Family’s plea for MI5 to ‘come clean’ about Real IRA murder
The family of a Londonderry man executed by the Real IRA have issued a plea for information on the second anniversary of the unsolved killing.
Kieran Doherty’s uncle yesterday said they believed the secret services, whom the young father claimed were trying to recruit him as an informer shortly before his death, should now come clean with any information they have.
Vincent Coyle also called on people in Derry with information to pass it on to local political representatives or clergy if they were uncomfortable about contacting police.
Mr Coyle said that the recent murder of another young Derry father, Andrew Allen, had “brought it all back like a tidal wave”.
He spoke out after the detective leading the hunt for Kieran’s killers said police still needed assistance and information from the community to make progress in the case.
Detective Chief Inspector Ian Harrison, from the PSNI’s Serious Crime Branch, who has been praised by Kieran’s family for his professionalism, said: “Two years after this horrific murder, detectives are still working on the case. Progress would be quicker and more substantial if those individuals who know what happened to Kieran, and who killed him, would talk to us.”
He added: “There has been speculation about Kieran’s death, but police need evidence to bring charges and get justice for Kieran and his family. Information from the community, not speculation, will help police to build an evidential case.”
Mr Coyle said he wanted to add to the police appeal for information.
“We would like to call on the security services, MI5, MI6 — now is the time to come forward. Kieran went to the local media and said he believed it was MI5 who were making approaches to him and on the night of his death, they seemed to disappear from the scene.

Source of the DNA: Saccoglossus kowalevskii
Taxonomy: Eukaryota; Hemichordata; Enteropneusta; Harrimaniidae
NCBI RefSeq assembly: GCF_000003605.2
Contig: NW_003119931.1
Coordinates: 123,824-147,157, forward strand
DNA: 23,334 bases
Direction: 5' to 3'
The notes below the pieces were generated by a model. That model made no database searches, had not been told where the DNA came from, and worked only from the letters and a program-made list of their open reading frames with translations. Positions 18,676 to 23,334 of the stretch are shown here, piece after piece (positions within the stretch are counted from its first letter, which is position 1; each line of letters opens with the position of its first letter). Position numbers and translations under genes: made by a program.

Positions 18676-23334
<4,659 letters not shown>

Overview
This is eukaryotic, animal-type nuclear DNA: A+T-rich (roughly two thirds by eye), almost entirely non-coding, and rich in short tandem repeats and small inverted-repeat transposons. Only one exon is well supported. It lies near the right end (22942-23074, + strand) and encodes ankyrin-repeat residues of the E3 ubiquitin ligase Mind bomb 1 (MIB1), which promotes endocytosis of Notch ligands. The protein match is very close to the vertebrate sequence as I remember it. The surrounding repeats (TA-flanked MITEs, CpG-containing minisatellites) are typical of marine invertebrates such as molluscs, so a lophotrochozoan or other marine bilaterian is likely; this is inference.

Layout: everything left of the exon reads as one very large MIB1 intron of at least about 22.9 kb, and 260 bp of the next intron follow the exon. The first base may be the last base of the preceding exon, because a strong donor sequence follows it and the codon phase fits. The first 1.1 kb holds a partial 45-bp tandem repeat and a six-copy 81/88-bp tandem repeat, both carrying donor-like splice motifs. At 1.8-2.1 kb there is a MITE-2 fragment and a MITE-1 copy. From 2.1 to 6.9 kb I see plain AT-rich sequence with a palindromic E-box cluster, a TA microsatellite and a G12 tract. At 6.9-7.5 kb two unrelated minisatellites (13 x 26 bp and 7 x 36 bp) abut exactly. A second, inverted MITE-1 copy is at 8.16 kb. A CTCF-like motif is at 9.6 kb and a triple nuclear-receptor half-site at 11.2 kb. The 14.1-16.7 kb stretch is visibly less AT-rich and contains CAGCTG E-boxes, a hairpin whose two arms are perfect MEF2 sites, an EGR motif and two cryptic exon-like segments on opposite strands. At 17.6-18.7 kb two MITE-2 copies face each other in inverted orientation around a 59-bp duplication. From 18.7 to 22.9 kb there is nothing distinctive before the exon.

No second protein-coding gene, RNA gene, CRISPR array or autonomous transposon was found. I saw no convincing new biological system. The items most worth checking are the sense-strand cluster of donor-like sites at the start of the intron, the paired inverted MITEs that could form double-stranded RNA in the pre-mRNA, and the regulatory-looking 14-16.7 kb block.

“This is an ongoing chore our family face every day, to try and find out answers from the security services.
“We as a family believe that unless MI5 are made answerable, we are never going to get anywhere as far as justice is concerned. No-one should be above the law and everyone should be answerable to the law.”
In March 2011, senior Government security adviser Lord Carlile, after a four-month probe, warned over potential “national security issues in this matter”, but concluded there was no “inappropriate or improper” actions on the part of the security services in relation to Mr Doherty’s death.
The family at the time expressed their disappointment with the findings and said that many questions remained unanswered.
Mr Coyle said yesterday: “With alleged MI5 involvement by Kieran, it has always been the family’s belief that there is a need to sit down at Palace Barracks and get out the file on this and find out the facts.”
He added: “Furthermore, a lot of people are afraid to talk to police. If anyone has information, they could go to a priest or an MLA or community representative, somebody they feel more comfortable with.”
Mr Coyle said the family would be taking part in the Easter Rosary over the coming weeks to pray for healing for their own family and others, including the Gallagher family, who this week appealed for the IRA to come clean about who planted the bomb which killed their young son Gordon in Creggan 39 years ago.
A 31-year-old father-of-one, Mr Doherty was abducted shortly after leaving his home in Coshwen at around 8pm on the evening of February 24, 2010. He was taken to the deserted Braehead Road, where he was shot dead by gunmen from the Real IRA.
His body was found by a passer-by at around 10.40pm. Shortly afterwards the dissident organisation alleged Mr Doherty was executed because he was involved in a Donegal cannabis operation, a claim his family have strenuously denied. Police have carried out a number of searches and made three arrests to date, but so far no-one has been charged with the murder.